Hollywood of the 1920s and 1930s was a male-dominated space, with men like Alfred Hitchcock, Charlie Chaplin, Jean Renoir, and countless others receiving credit for their illustrious place in film history. But, one person that film history largely forgets is Dorothy Arzner, who has the largest oeuvre of any woman filmmaker. She was the only female director working during this time and the only female filmmaker whose work moved from the silent era into sound, showing her strength in filmmaking as well as her creativity. But it isn’t just her technical prowess that deserves praise; it is also her desire to portray nuanced and complicated women, rather than the stereotypical women-as-objects seen in that era of cinema. Her films explore women, how they’re represented in classic Hollywood narratives, and how supportive friendships between women flourish, which can be seen in Dance, Girl, Dance. She made films about women for women, and addressed the many facets of being a woman, from societal standing to romantic relationships to what it means to work. Arzner was also a lesbian filmmaker, which can be seen in her critiques of heteronormative relationships and their consequences, particularly in her 1933 film, Christopher Strong.
Despite a prolific career, Arzner is not commonly mentioned with this era of Hollywood cinema and she is rarely studied. I was lucky enough to be introduced to her work by a TA in grad school, who told me only one book has been written on Arzner and how difficult is to find many of her films — only a few of them are available to stream or even purchase. I believe Arzner deserves a larger place in the canon, and more recognition for the types of films she was creating, particularly with her focus on catering to a female spectator. The films I detail below are some of her more easily found work and exemplify Arzner’s key themes around social class, work, friendship, and critiques of heteronormativity.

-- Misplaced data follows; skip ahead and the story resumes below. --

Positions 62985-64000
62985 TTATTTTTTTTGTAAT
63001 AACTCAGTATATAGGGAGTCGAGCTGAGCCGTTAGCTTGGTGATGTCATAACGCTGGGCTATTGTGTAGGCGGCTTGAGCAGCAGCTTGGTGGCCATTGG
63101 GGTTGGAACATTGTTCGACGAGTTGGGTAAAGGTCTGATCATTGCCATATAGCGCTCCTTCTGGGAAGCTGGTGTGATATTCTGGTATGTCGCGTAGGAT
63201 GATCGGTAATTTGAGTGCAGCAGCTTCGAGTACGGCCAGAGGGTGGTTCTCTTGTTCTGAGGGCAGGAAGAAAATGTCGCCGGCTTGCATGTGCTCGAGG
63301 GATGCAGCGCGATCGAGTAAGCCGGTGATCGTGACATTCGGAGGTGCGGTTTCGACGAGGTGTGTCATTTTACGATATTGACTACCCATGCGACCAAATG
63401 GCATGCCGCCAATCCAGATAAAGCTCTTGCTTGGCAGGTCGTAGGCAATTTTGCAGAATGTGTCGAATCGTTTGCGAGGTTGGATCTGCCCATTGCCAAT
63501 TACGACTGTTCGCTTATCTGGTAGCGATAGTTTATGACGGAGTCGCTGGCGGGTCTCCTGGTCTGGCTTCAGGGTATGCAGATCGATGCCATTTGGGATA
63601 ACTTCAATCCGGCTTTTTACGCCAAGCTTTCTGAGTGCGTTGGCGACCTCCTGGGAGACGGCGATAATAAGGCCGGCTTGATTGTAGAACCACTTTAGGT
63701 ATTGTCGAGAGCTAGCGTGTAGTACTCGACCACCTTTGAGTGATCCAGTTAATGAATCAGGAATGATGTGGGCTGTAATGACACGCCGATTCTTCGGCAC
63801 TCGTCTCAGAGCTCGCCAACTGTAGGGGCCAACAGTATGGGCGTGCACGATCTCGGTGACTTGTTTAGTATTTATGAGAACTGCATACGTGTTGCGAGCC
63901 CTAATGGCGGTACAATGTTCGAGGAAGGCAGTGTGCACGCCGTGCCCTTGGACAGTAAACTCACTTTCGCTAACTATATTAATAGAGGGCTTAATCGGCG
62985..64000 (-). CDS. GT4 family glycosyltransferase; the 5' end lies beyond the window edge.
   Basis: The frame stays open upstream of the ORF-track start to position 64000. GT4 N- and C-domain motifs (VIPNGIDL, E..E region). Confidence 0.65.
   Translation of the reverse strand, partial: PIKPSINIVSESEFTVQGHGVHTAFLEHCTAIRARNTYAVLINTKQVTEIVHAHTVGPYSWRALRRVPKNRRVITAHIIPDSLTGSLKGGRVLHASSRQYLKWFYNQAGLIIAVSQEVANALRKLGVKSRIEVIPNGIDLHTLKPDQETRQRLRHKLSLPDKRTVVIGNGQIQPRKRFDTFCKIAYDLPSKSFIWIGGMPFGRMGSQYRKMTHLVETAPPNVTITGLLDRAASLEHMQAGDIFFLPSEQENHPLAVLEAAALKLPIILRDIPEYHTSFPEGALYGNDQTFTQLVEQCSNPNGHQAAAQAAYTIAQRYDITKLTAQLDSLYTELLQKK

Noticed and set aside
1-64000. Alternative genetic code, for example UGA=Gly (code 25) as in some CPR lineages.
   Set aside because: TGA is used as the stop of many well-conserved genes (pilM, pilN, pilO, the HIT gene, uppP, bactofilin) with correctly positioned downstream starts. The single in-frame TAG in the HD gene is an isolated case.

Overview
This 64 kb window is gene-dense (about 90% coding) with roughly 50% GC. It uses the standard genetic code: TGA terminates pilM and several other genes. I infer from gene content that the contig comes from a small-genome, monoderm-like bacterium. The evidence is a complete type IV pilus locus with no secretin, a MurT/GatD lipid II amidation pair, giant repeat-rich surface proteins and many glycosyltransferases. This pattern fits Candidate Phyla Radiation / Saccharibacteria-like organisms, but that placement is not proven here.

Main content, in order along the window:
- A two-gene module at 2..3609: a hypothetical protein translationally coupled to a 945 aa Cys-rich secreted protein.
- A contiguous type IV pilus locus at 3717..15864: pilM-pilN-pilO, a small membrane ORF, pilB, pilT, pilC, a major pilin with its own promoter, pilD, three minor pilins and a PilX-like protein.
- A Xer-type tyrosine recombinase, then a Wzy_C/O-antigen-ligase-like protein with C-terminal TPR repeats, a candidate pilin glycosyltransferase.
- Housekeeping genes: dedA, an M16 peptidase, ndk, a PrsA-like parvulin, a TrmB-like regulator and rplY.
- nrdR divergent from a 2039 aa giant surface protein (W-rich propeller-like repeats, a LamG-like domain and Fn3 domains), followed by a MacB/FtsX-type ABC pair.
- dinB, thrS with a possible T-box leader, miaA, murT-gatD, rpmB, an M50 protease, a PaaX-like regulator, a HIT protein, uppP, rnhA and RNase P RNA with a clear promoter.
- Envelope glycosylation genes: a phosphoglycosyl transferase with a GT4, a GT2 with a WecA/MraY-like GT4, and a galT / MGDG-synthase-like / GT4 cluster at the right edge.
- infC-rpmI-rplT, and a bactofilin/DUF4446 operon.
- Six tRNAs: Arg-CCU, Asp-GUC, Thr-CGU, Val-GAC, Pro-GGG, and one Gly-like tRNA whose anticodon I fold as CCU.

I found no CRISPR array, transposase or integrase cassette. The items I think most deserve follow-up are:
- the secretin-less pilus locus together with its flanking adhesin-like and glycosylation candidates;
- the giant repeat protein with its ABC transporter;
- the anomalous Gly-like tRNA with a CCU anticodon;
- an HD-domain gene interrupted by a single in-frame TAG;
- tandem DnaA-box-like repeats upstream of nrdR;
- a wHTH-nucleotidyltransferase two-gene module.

I first encountered Sally Wainwright through watching a series that she wrote, created and produced entitled Scott and Bailey, which revolves around the powerful friendship forged between three women detectives in a police unit despite their stark differences in hierarchy, age, and personalities. I haven’t looked back since, continuing to watch as much of her filmography as I can. What I received out of it was a profound understanding on the myriad of ways women lift each other up, and how important it is for us to recognise that the bonds between women have to be strong, necessarily so. They have to be filled with kindness, empathy, and love for us to quite literally, survive in a world that isn’t in any hurry to stop men from hurting us. In short, what summarises my tender fondness for her work is this quote put forth succinctly by Wainwright herself:
“Women do have very strong relationships with each other and you don’t often see that dramatised on telly. In fact, friendship itself isn’t dramatised terribly well on television. I’d suppose I do like reflecting on friendships. A lot of warmth and humour can come from the relationships women have with each other.”